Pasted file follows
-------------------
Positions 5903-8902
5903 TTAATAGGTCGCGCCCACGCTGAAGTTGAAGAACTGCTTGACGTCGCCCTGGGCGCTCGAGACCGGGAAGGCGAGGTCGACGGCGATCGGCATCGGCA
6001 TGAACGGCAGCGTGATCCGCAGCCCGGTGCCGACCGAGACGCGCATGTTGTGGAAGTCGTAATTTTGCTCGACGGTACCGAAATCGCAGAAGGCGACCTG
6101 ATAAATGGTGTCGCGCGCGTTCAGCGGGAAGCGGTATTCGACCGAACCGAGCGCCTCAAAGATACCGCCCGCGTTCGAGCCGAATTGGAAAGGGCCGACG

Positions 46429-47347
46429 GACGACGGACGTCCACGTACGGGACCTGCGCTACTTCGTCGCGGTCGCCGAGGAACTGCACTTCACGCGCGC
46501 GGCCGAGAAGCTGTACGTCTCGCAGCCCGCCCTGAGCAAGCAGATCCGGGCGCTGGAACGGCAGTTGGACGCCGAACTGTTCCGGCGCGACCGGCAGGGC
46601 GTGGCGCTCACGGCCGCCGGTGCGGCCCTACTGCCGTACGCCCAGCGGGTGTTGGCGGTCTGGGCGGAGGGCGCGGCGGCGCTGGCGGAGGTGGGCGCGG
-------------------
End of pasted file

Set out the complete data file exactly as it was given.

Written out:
Positions 5903-8902
5903 TTAATAGGTCGCGCCCACGCTGAAGTTGAAGAACTGCTTGACGTCGCCCTGGGCGCTCGAGACCGGGAAGGCGAGGTCGACGGCGATCGGCATCGGCA
6001 TGAACGGCAGCGTGATCCGCAGCCCGGTGCCGACCGAGACGCGCATGTTGTGGAAGTCGTAATTTTGCTCGACGGTACCGAAATCGCAGAAGGCGACCTG
6101 ATAAATGGTGTCGCGCGCGTTCAGCGGGAAGCGGTATTCGACCGAACCGAGCGCCTCAAAGATACCGCCCGCGTTCGAGCCGAATTGGAAAGGGCCGACG

Positions 46429-47347
46429 GACGACGGACGTCCACGTACGGGACCTGCGCTACTTCGTCGCGGTCGCCGAGGAACTGCACTTCACGCGCGC
46501 GGCCGAGAAGCTGTACGTCTCGCAGCCCGCCCTGAGCAAGCAGATCCGGGCGCTGGAACGGCAGTTGGACGCCGAACTGTTCCGGCGCGACCGGCAGGGC
46601 GTGGCGCTCACGGCCGCCGGTGCGGCCCTACTGCCGTACGCCCAGCGGGTGTTGGCGGTCTGGGCGGAGGGCGCGGCGGCGCTGGCGGAGGTGGGCGCGG